The student loan program has mushroomed into a galling yoke to students and the economy. The average student owes just over $35,000 in student loans. It is not unusual for dental students to owe $500,000 in student loans and medical students to owe more than $300,000 in student loans. There are more than 44 million borrowers who collectively owe $1.58 trillion in student loan debt in the U.S. Student loan debt is now the second highest consumer debt category - behind only mortgage debt - and higher than both credit cards and auto loans. The default rate, loans that are more than 90 days in arrears is 11.4%

This crises cannot be solved overnight, however I propose the following:

1. All student loans should have a fixed interest token rate of 1%

2. Student loans for nursing, MD, social work, teaching programs should be interest free to attract people into these programs to lessen the severe shortage in these professions. Loans for these programs should be forgiven when individuals from these professions work in underprivileged areas.

3. Student loan debt should be allowed to be discharged in certain bankruptcy cases and in cases of disability

4. Loans that are more than 10 years delinquent should be placed in collection for the principal amount only, the interest should be eliminated to encourage repayment

5. Though many may take issue with the concept of loan forgiveness, it must be remebered that the student loan program has been one of the most predatory programs administered by the government upon its own citizens. Many students, though college educated, have not been able to secure employment sufficient to pay off their loans because of the excessive interest that the loan has accrued. The forgiveness of student loans out to begin with the poor, those who have been chronically unemployed and underemployed. Forgiveness of student loans for those in this category can easily be verified by income tax records.

6. Loan forgiveness is a necessity. It is past time that we stopped catering to the rich of this country and start taking care of thepoor. We can forgive nations around the world for their debt and bailout industries, it is now time to benefit the poor and unprivileged.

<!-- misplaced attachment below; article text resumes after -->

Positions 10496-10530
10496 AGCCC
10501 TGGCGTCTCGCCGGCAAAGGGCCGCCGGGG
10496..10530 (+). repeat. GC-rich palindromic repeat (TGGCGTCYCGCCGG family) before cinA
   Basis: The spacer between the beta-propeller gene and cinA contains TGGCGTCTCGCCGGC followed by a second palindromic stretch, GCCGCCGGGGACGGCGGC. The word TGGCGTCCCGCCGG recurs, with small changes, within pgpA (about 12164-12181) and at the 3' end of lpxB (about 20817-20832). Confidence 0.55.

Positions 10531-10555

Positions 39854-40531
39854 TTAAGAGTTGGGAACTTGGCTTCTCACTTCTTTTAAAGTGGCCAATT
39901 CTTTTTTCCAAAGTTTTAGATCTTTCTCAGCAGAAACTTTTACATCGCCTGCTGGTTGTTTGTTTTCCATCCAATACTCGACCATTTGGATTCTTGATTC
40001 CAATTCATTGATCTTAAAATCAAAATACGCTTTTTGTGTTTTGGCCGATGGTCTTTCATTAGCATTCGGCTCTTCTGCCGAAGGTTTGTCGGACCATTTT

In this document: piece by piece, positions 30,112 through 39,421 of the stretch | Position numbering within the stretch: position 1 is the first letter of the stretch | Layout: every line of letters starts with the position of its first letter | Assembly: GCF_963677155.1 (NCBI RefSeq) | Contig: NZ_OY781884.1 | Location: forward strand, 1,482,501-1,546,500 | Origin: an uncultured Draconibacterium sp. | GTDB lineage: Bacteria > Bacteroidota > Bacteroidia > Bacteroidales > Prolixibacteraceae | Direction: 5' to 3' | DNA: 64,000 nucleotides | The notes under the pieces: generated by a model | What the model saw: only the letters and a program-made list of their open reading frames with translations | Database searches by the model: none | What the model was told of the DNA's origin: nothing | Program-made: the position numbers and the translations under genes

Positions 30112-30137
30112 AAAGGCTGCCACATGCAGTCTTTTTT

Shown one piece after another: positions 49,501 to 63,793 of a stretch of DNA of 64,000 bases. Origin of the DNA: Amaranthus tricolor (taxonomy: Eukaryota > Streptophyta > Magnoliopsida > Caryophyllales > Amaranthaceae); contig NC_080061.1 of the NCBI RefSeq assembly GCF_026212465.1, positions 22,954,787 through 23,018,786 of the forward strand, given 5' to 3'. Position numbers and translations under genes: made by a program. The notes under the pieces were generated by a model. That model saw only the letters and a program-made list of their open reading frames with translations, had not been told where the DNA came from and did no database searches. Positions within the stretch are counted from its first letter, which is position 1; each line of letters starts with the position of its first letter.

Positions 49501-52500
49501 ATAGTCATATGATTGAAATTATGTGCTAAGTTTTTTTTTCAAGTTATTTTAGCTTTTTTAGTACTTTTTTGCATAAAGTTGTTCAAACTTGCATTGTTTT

Tuition is outpacing students’ ability to pay, and the share of students taking out loans to finance their degrees rose from roughly half (49%) to over two-thirds (69%) from 1993 to 2012, according to the Pew Research Center. Between 1993 and 2020, the average loan amount grew nearly three-fold, surpassing $30,000.

Black people with a college degree have lower homeownership rates than white high school dropouts. Moreover, research from the Federal Reserve Bank of St. Louis finds that after college graduation, white households receive wealth transfers from their family to help pay for things like the purchase of a home. Black households, on the other hand, transfer their increased post-college income to help their family. Different patterns of intergenerational transfers contribute to nearly three-quarters of Black borrowers’ student loans having a higher balance today than they did originally.

Four years after graduation, the average Black college graduate owes $52,726, compared to $28,006 for the average white college graduate. With federal interest rates between 2.75% and 5.3%, the average white household will be able to deduct their complete interest payment each year while the average Black household will not. The tax system prevents low-wealth, high-income households from ever catching up with high-wealth households.

Four years after graduation, 48% of Black students owe an average of 12.5% more than they borrowed.

After that same period, 83% of White students owe 12% less than they borrowed.

40% of Black graduates have student loan debt from graduate school while 22% of White college graduates have graduate school debt.

Over 50% of Black student borrowers report their net worth is less than they owe in student loan debt.

Forty nine percent of Black students’ parents made less than $35,000, while 69 percent of white students’ parents made more than $70,000.

“Put simply, Black borrowers both acquire more debt and, due to wage and employment inequities in the labor market, are in more precarious positions when it comes to their ability to repay,” the authors write.

Twenty years after starting college, white borrowers’ median student debt fell to 6 percent, whereas the median Black borrower still owed 95 percent of their loan, according to a 2019 report by the Institute on Assets and Social Policy (IASP) at Brandeis.